In space, no one can hear you scream. It was an odd phrase to pop into Alison’s head, but it seemed appropriate considering her present predicament. The line, or rather tag line, came from the movie Alien, and Alison remembered seeing the movie as a teenager. She had had nightmares for a week over that movie. But real life had dealt its own nightmares; an abusive marriage, drug addiction, and the loss of her parents. And she survived all of that only to find herself here on the ledge of Indian Head bluff; and very likely with a broken ankle. This was suppose to be a four hour hike. A sort of victory lap. Now she lay prone on a ledge some fifty feet below the trail she was on.
She looked out over the vista. Way at the bottom was the highway. But that was not going to bring any help. It was too far away for anyone to hear her screams for help. She slowly sat up, trying not to move her lower right leg. But pain still shot through not only her leg but her head as well. She lifted a hand to the back of her skull and felt a large goose egg. Not good, Alison whispered to herself.
Slowly, and with effort not to pass out from pain she took off her backpack. She unzipped it and inventoried her supplies: four half liter bottles of water, six power bars, a quart baggie of trail mix and an emergency blanket. Not great, but it might keep her going a few days. Hopefully she would hear someone up on the trail and yell for help.
She unfolded the silver mylar blanket and wrapped herself in it. She situated herself so her back was against the ledge wall and she could see across the valley. It would have been a breathtaking view if it weren’t for her situation.
As the afternoon wore on, and no noises could be heard from the trail above, Alison became sleepy. Not a good sign, lady, she uttered to herself. Could be a concussion. She grabbed a water bottle and took a sip. The cool water felt good going down her throat and revived her somewhat. She took a couple more swallows, then ate a small handful of trail mix after which she put it back in the pack. Gotta ration, girl.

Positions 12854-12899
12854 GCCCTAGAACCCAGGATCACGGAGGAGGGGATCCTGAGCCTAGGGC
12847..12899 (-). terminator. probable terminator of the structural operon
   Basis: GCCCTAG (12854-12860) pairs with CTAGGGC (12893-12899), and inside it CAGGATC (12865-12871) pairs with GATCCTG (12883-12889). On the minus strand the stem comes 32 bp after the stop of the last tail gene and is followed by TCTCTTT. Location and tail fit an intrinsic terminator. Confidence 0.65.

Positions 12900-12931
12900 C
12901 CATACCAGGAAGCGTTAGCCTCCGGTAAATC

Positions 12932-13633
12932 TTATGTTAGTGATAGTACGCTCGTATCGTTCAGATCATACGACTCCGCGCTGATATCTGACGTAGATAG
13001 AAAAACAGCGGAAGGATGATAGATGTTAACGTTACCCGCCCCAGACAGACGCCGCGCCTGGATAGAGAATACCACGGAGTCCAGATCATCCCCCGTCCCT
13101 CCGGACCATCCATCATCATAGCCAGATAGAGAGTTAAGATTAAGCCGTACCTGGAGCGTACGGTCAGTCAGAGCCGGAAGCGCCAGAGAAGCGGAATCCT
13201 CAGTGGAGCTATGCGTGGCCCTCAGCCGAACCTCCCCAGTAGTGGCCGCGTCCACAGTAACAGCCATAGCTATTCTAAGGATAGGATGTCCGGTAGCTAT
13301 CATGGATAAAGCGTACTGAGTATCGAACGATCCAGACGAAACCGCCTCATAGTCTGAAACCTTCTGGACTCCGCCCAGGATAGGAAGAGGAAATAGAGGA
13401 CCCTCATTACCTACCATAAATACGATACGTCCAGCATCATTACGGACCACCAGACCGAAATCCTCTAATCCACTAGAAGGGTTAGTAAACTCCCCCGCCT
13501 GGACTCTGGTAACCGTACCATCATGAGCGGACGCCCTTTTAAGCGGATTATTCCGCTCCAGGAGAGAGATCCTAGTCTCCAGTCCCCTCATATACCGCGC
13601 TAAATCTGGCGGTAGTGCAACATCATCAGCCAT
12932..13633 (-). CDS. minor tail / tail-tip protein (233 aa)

As the evening sun began to set in the valley, Alison grew panicked. She had heard no one and a night alone, out in the open, with no fire, and injured truly terrified her. She got the water bottle out and a power bar. Only a few sips of water and a couple bites of the bar were allowed. She then adjusted herself as best she could in a semi prone position to try to rest. Concussion or not, Alison knew she needed to conserve heat and energy, and curling up would be the best way to accomplish that task. Without much effort she quickly slipped into a fitful slumber.
Alison started awake at a noise coming from above. She was immediately aware of where she was and her situation. All senses were in tune for a rescue from the ledge. There it was again. Definitely someone was above her.
“Help! Please help! I’m down here!” Alison shouted.
The footsteps stopped. Alison continued yelling. “Please help! Can you hear me?”
Scuffling at the top.
“Please. I’m hurt. Help!”
Then the footsteps receded into the distance. Alison cried out, “No! Please . . . help me.”
Alison crumpled down and began to cry. In a fit of fear, anger, and pain she let out a long, high pitched wail.
After exhaustion crept in and pain from her injuries screamed inside her head, Alison quieted down. She reached for the water bottle and downed what was left. One down, three to go. She also ate the rest of the first power bar. Morning was coming on fast. She knew she would need to be rescued soon, or her injuries were likely to be the death of her.
As she settled back against the stone back of the bluff she heard foot falls along the path again. She scooted herself out to where she could begin to see the top of the ledge where the trail had been.
‘Is there anybody up there?’ she croaked. Her voice was horse from the cries for help earlier. “Please, somebody, help me!”
After a few moments of what Alison perceived as scuffling coming from up top something appeared to be lowering from the trail. She couldn’t make out what it was until it was about fifteen feet above her. It was one of those baskets used in helicopter rescues. But no one had said anything to her, nor was anyone coming down with the basket.
Alison wasn’t too worried though; someone was here and they were rescuing her. Obviously they knew what they were doing. They had a rescue basket.
When the basket reached the ledge floor, Alison pulled her backpack to her and positioned herself into the basket. The basket seemed to be made out of wicker instead of metal and there was no safety belt. Well, she was in a rural area. Maybe this was all they had. Even the pain from her ankle and head seemed lessened by the prospect of receiving help. Once she was laid down and as secured as she could get she gave a faint yelp that she was ready to be hauled up.
The ascent was slow, and the basket twisted in the air. Alison shut her eyes against the vertigo and nausea that suddenly overtook her. Just a few more minutes she kept mouthing to herself.
The sound of rocks scuttling underneath her caused Alison to breathe a sigh of relief. She was back on the trail. Soon she would be tended to and on the road to recovery. She opened her eyes to search out and thank her rescuer.
Even with the sun to his back, there was no mistaking the figure of the massive hairy beast holding the rope to the basket that she saw. Only the barest whisper escaped Alison’s lips as she tried to yell.
In the woods, no one can hear you scream.